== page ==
EXCLUSIVE | Javier Mendez finds contradictions in Khabib Nurmagomedov’s NAC punishments

It took the UFC lightweight champion Khabib Nurmagomedov a few months after his massive title defending win over Conor McGregor at UFC 229 to finally receive his fine and suspension from the Nevada Athletic Commission (NAC).

Of course, the punishments came in response to the post-fight scuffle that ensued following the fight between both Nurmagomedov and McGregor’s camps.

Having been fined $500,000 and suspended for nine months, Nurmagomedov can get his suspension shortened to six months making him eligible to return in April. That is assuming he works with the NAC on an anti-bullying campaign.

However, the champion has since declined to do such suggestions along with saying he won’t return until his teammates Zubair Tukhugov and Abubakar Nurmagomedov’s one-year suspensions are up. Meaning he wouldn’t be seen until November.

The NAC has also said they’re considering trying to outlaw verbal exchanges between fighters. Something that was obviously a huge part of the build-up to Nurmagomedov and McGregor’s clash… As is the case with most of McGregor fights.

With all this now settled, nothing else can be done but reflect on it and wait. But Nurmagomedov’s longtime coach at the American Kickboxing Academy, Javier Mendez, recently shared with BJ Penn Radio that he believes there were some contradictions in the rulings.

“If you listen to the Nevada [Athletic Commission] they’re saying they condone what he did, they fined him $500,000, but at the same time too they want him to do an anti-bullying thing so he can come back in April,” Mendez said. “And then they’re talking about trying to see what they can do about stopping fighters from doing what Conor did. Okay, so here you are, you’re outright saying that Khabib was being bullied. That’s what they’re saying, and then they want Khabib to do an anti-bullying program?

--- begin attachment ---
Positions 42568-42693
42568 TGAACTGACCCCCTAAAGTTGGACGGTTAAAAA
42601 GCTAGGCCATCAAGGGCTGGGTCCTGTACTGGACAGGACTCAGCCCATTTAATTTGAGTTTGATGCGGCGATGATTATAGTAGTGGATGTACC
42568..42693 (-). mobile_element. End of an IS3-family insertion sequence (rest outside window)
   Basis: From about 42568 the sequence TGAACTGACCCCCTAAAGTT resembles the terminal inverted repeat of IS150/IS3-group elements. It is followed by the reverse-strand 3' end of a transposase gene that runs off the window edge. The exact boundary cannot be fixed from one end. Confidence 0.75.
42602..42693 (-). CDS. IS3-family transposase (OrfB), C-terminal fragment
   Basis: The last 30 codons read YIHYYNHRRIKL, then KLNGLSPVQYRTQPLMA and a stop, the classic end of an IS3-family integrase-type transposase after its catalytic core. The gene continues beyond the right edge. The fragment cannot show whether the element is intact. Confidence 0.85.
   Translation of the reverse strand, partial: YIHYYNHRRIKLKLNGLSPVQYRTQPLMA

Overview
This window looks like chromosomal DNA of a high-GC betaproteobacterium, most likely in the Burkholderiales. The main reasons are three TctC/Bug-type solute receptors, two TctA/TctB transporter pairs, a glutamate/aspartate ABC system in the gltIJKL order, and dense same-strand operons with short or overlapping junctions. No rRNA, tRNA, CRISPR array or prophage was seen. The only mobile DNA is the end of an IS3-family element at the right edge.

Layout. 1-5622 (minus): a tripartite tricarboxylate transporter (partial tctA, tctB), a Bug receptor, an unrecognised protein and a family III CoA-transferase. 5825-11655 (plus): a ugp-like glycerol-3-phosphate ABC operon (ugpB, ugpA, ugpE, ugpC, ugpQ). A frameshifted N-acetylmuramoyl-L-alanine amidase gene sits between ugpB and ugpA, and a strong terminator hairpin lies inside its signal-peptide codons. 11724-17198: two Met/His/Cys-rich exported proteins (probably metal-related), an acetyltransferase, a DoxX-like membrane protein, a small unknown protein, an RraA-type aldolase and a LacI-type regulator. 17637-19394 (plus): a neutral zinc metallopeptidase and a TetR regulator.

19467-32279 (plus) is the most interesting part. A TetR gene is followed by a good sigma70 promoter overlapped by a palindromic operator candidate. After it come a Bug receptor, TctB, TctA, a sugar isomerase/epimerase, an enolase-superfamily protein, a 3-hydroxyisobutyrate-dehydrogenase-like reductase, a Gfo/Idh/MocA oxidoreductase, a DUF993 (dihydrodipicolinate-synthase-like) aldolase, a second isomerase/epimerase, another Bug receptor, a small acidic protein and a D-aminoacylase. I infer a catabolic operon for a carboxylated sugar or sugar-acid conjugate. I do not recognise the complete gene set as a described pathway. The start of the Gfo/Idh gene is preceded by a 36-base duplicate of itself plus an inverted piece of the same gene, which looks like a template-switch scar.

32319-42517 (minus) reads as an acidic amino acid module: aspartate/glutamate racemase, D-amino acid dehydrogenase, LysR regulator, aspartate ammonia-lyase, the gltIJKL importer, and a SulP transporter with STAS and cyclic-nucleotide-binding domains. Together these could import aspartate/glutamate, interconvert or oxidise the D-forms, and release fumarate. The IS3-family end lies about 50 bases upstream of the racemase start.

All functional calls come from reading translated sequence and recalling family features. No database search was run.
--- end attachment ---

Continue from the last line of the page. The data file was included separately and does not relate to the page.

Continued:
“It doesn’t make sense. And then you’re charging him $500,000? Okay, and Conor gets $50,000 but yet he’s the one that started the bullying in the first place and all Khabib did was stood up for himself but you want him to do an anti-bullying program. Khabib is going to tell you, ‘Eff you, I’m not doing that. You’ve got this all wrong. I’m not the one that started this, I’m just the one that finished it,'”

Mendez continued on with the notion that the suspension lengths and fine amounts don’t really make sense for who they were given to.

“Number two, you have a situation where his coaches, corner men, sparring partners, they went in after Khabib jumped the cage,” Mendez explained. “His cousin jumped the cage looking to see what he could do to help Khabib, and what does Conor do when he jumps the cage? Conor sucker punches him, so then he fights with Conor and then he gets fined for a year and then $25,000? He didn’t make that kind of money, why are they fining him so much money? Zubaira is looking around trying to see where he can help, he’s not swinging at anybody, and then what does he do? Conor swings at him too.

“It’s kind of like, you fined him a year? If anybody should have got a year it should have been Khabib, not the people that came in to try to help him. I think they did them wrong too, so that’s another reason why he’s not happy. He’s very honorable and he said, ‘I will not fight until my brothers are out of their suspension too and I will not fight in Nevada,’ You know what? As much as I hate it, because I love gambling, I don’t blame him.”

In the end, Mendez doesn’t foresee the UFC stripping Nurmagomedov of his title during the suspension. But an interim title bout wouldn’t surprise him. Presumably pitting Tony Ferguson against Dustin Poirier.

Yet Mendez isn’t so sure if Ferguson would want to take an interim bout after having been stripped of the one he held previously.

This article first appeared on BJPenn.com on 2/21/2019